Don’t Ask Alice

Don’t Ask Alice from Jared Axelrod on Vimeo.

So, I wrote a play this weekend. I wasn’t exactly planning to write a play – what I was planning to do was to play games. But plans changed, and at 7:30PM on Friday night I was at Plays and Players, picking a Directors name out of a hat. The  Directors name was Crystal, and one of the first things she said to me, right after the handshake, was that our play was going to be amazing.


We were assigned two actors, and then we all had a little conversation about experience, the things we liked about plays, how long they were willing to rehearse, how comfortable they were with different ideas, and then I went home and wrote a play. The play was due at 7:30AM, but I delivered 12 pages of edited, third draft script to my director, players and the 24 hour cram by 2:25AM, five full hours under deadline. You know why? Because I am good at writing really fast. Thanks, 365 Tomorrows experience! 

The play is about a woman named Alice and all the crazy things she thinks to herself that keep her up at night – like how she forgot to e-mail the boss, or if she left the garage door open, or if she got any e-mails in the past three house. It’s so great when I can find a way to make my basket of lemons (aka: neurosis) into delicious lemonade. Lemonade in the form of a 12 minute, two person play.

I am in so much awe of the actors here – they had a lot of lines to memorize and they nailed them. They worked all day on Saturday to memorize these lines and really make the whole thing smooth. Apparently, they walked around the park saying the lines to each other, over and over. And Crystal – the director? Oh, man, that lady has so much energy. She’s amazing. When I was around her, I felt like I was moving at a snails pace. She did such a great job. I feel like I really got lucky with my actors and director. They met so early and worked so hard.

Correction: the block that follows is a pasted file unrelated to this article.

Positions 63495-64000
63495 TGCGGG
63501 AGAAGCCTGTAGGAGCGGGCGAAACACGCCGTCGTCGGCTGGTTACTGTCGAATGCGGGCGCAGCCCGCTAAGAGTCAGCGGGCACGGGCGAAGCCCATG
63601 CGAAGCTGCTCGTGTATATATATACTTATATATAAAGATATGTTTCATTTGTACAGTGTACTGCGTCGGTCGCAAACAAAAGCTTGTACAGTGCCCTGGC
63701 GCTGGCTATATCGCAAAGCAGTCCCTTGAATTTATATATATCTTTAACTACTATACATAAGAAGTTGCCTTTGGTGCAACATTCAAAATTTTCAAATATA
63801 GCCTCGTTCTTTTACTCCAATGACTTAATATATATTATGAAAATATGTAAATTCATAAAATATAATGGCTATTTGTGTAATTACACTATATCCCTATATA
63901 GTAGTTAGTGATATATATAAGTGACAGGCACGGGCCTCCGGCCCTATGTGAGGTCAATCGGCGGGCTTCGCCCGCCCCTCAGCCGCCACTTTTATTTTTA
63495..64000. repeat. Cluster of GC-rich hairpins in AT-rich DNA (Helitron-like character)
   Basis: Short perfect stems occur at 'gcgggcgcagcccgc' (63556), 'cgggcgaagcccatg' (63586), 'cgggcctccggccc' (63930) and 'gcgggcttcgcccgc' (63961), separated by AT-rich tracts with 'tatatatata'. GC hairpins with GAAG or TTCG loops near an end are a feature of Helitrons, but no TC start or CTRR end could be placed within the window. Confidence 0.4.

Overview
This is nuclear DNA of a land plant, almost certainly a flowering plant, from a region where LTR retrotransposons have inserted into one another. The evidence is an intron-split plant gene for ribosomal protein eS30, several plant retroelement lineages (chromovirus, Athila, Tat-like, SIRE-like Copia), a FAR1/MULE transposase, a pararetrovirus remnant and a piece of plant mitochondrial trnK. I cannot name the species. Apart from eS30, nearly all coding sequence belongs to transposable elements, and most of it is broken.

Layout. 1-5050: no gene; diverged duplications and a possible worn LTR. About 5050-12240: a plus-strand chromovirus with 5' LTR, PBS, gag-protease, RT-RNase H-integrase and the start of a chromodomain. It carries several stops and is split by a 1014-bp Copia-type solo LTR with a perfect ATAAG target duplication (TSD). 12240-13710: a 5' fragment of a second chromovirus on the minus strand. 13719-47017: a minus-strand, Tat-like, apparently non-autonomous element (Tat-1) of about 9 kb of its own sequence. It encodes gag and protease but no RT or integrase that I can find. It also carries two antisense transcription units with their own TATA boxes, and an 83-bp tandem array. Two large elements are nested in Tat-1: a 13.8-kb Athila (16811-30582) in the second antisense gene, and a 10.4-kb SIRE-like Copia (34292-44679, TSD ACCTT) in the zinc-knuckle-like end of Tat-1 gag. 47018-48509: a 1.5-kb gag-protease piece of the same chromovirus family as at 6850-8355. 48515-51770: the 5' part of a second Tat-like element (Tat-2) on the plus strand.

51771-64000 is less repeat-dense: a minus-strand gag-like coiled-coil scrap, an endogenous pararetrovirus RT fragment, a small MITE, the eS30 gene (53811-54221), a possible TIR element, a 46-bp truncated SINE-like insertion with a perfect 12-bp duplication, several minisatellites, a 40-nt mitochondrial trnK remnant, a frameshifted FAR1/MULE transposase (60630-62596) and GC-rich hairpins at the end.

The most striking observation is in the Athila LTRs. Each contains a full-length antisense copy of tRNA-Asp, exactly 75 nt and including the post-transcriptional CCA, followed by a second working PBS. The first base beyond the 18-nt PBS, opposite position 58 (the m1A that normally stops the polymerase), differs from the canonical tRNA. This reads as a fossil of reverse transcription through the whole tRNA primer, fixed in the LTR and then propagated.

One of the most satisfying things was, at the 7:30PM performance, hearing a full house laugh at the jokes in my play. It was one of the best experiences I’ve ever had, listening to people take enjoyment out of my ideas, hearing my work be interpreted through other people, and actually become better because of it.  I wish I was a filmmaker, because I would totally make this into short. Jared also wrote a play on Friday night called "All Wear Top Hats", and I do have to say that having Jared’s support while we both wrote was amazing. His play is about the nature of performance and it’s funny and smart.

After the 7:30AM performance, I saw Jerry Rudasill hanging out in the bar next to the theater. He looked like he had just seen a violent crime take place, so I bought him a beer. Jerry is in the play Blasted, at the Luna theater, and Jared and I decided to go on Sunday night and see Jerry perform. This play has been getting astounding reviews, and after I saw it, I can see why. Jerry is amazing. He totally transformed for the role – since I met him, Jerry has always been in good shape, but when I put my arms around him for a hug on Saturday night, he was so slim that it was easy to buy that he was a starving solider on Sunday.  An actors ability to totally transform their body for a role is so impressive to me. But he not only changed his body, he changed his body language. The man that walks on stage for Blasted moves differently than the Jerry I know – it as if it is not Jerry, but a long lost brother.  The play is difficult to watch, and I think it would be very easy to do poorly – but the actors tackle this difficult play so well. It’s immerse and intimate.

It is not a play I would recommend for everyone. If there are some experiences that you might find triggering, then I would look up the synopsis of the play before going to see it.  But it is excellent. After I went home that night, I thought to myself – I get to role-play with that guy! I get to actually role-play with that amazing actor! Damn, I am lucky! One of the things the play made me think was how much acts of kindness are worth -that compassion is so vital, that, in fact, it may be the most important thing.